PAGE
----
Is Patent Leather Really Leather?

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There are a lot of terms that people tend to ascribe to slick and glossy accessories, such as: patent leather, patent vinyl, wet look vinyl, and PVC. Is it all the same? And is "patent leather" REALLY leather?  And how do I know?  This question interests me both as a consumer and a seller of vintage men's and ladieswear, under the name  VintageGent

To answer the first question: No, and to answer the second question, Yes, as long as it is correctly identified. To answer the third question: we'll discuss some techniques.

History

The process originated with the high laquering of leather, called Japanning. In more modern times, Seth Boyden is credited for perfecting the process of creating patent leather in 1818, thus called because the process once was patented. . Back then, a linseed coating was bonded to the leather to create a high gloass finish. Today, its typically a petroluem product that is bonded. This is not to be confused with poromeric imitation leather

Poromeric Imitation Leather is what a lot of folks refer to as "patent leather" when actually it isn't. It has a high glossy finish and is a petroleum product or a vinyl. Because of the material, color can be more consistent in the manufacturing process and a greater flexibility produces every color of the rainbow and then some. The vinyl is typically backed with polyester.

The first poromeric leather was released in 1964. It was easily cleanable, but stiff and not breathable, which made it ideal for structured handbags, but not so ideal for shoes. DuPont ceased producing of it in 1971. There are other patented names of glossy substitutes such as Clarino from Japan.


PVC.  Actually, PVC is polyvinyl chloride.  Its an ingredient in what makes "PVC vinyl" but not the end product.  As this is the common term in clothing and accessories and not a chemistry lesson, we will go with "PVC."   PVC vinyl used in handbags, belts, and other accessories.  It is much more flexible than poromerics, thus making it more versatile and more practical for some uses.  It is commonly used in accessories, such as belts, trim, some handbags such as tote bags, aprons, and some raingear.   The material also has a following in the boudoir and fetish markets.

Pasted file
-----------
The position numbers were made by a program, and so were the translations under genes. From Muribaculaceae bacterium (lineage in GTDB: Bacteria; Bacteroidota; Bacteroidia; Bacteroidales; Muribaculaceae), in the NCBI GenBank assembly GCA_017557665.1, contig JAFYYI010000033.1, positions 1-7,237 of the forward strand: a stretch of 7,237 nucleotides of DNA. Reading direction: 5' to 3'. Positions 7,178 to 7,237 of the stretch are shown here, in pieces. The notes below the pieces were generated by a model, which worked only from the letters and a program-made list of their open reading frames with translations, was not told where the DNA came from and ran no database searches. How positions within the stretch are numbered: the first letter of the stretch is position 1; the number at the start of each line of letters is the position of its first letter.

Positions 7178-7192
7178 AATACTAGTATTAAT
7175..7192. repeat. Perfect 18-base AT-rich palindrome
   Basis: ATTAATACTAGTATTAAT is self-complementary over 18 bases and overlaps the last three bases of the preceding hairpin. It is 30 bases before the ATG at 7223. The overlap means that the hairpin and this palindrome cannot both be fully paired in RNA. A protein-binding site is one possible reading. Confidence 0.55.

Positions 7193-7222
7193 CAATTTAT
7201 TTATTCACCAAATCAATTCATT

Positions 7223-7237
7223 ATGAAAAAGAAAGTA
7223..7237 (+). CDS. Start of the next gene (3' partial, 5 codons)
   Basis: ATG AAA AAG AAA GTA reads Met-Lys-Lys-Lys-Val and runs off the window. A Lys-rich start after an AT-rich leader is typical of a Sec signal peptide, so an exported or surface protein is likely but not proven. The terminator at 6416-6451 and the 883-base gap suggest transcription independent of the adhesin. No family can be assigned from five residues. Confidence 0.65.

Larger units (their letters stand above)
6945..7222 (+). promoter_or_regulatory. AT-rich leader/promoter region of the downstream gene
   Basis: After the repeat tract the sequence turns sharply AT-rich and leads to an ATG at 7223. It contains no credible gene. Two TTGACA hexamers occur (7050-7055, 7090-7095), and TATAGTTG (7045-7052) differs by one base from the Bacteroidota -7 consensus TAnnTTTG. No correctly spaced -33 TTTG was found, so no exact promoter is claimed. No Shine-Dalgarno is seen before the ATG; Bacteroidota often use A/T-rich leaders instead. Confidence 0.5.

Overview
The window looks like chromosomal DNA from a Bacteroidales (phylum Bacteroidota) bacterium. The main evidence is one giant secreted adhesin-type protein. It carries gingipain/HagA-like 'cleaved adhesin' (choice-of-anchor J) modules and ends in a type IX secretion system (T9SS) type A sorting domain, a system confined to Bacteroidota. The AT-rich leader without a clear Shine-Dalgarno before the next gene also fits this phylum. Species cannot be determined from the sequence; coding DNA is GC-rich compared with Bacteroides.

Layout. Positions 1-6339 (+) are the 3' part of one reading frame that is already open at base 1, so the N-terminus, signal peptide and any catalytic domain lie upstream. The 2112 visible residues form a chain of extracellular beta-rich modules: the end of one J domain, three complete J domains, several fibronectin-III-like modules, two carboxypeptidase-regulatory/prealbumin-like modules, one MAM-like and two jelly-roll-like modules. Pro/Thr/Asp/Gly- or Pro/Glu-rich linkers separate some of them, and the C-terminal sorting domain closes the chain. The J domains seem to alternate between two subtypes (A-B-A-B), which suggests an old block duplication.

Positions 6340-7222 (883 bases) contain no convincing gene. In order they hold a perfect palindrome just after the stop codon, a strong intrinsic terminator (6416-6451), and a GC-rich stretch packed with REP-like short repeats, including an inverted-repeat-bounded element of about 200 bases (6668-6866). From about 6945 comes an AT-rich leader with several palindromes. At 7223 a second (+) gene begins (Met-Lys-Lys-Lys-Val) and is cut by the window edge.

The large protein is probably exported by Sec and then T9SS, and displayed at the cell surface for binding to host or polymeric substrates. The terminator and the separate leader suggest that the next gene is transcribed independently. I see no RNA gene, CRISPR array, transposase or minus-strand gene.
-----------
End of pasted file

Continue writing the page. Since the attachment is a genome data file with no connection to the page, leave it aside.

How to identify genuine patent leather.
There is just not "one" definitive answer...but here are some clues...

This may help whether you have an item in your hands, or are shopping online.

1) Items may be stamped "genuine leather" or "genuine patent leather."  However, there are times when the gold stamped lettering fade, labels tear, or are seperated. 

2) When a genuine item gets damaged at the corners, it will behave as leather does and you will feel leather or a sueded edge depending on how serious the damage is. On poromeric it is likely to tear and you may see or feel a backing. 

3) Look for higher end hardware, and higher end linings. Items with leather or sueded leather linings are always genuine. Occasionally they may have satin or faille.  Vinyl linings indicate PVC. PVC can have fabric linings as well, but never leather.  Poromeric typically havesatin weave fabrics, polyester, or felt, but makers sometimes get creative.  But never leather.

4) Color. Traditional, genuine patent leather doesn't come in the wide range of colors poromeric leather comes in. Look for dark and traditional colors such as black, brown, red, navy, and the occasional jewel tone with black being the most common and the others rarer. Pastels would be a rarity, or they would be poromeric as it is difficult to dye leather lighter than its natural color unless it goes through further manipulation or treatment. PVC can also come in just about any color.

5) Date. The older an item (pre mid 60s) the more likely it is to be genuine patent leather. But it doesn't mean it is.

6) Pin test.  If you absolutely have to know, you can take a hot pin and gently and evenly poke a tiny hole in the leather.  If the pin melts or goes through the top layer only, its leather.  If it goes all the way through...its not.  Not recommended unless you must, as it will damage the item.

In the market place.

It is true that "patent leather" has entered the colloquial dialect with accepted usage covering both actual patent leather, and any glossy vinyl that mimics it. It is not merely a matter of sellers shying away from what is accurate for fear of no one finding their items; most of the educated public does not differentiate themselves.    It requires both the disclosure of the seller and the inquisitiveness and education of the buyer to make sure that what you see is what you get. If you do not think your item is genuine leather, please clarify in the listing by indicating as such. 

Believe it or not, there are folks who prefer to look for poromeric or PVC for the color selection, or for the qualities of the material.   Buzzwords such as "patent leather-like vinyl" will help steer potential shoppers to your listings, while also giving you the opportunity to educate and to clairfy that it is poromeric.   "Wet Look" vinyl is a good way to describe PVC, and it is searched too!   Searching "genuine patent leather" in descriptions will help narrow down the search if its leather you seek.

Have fun, and I hope that this brief guide helped you find exactly what you are looking for, or didn't know you needed!



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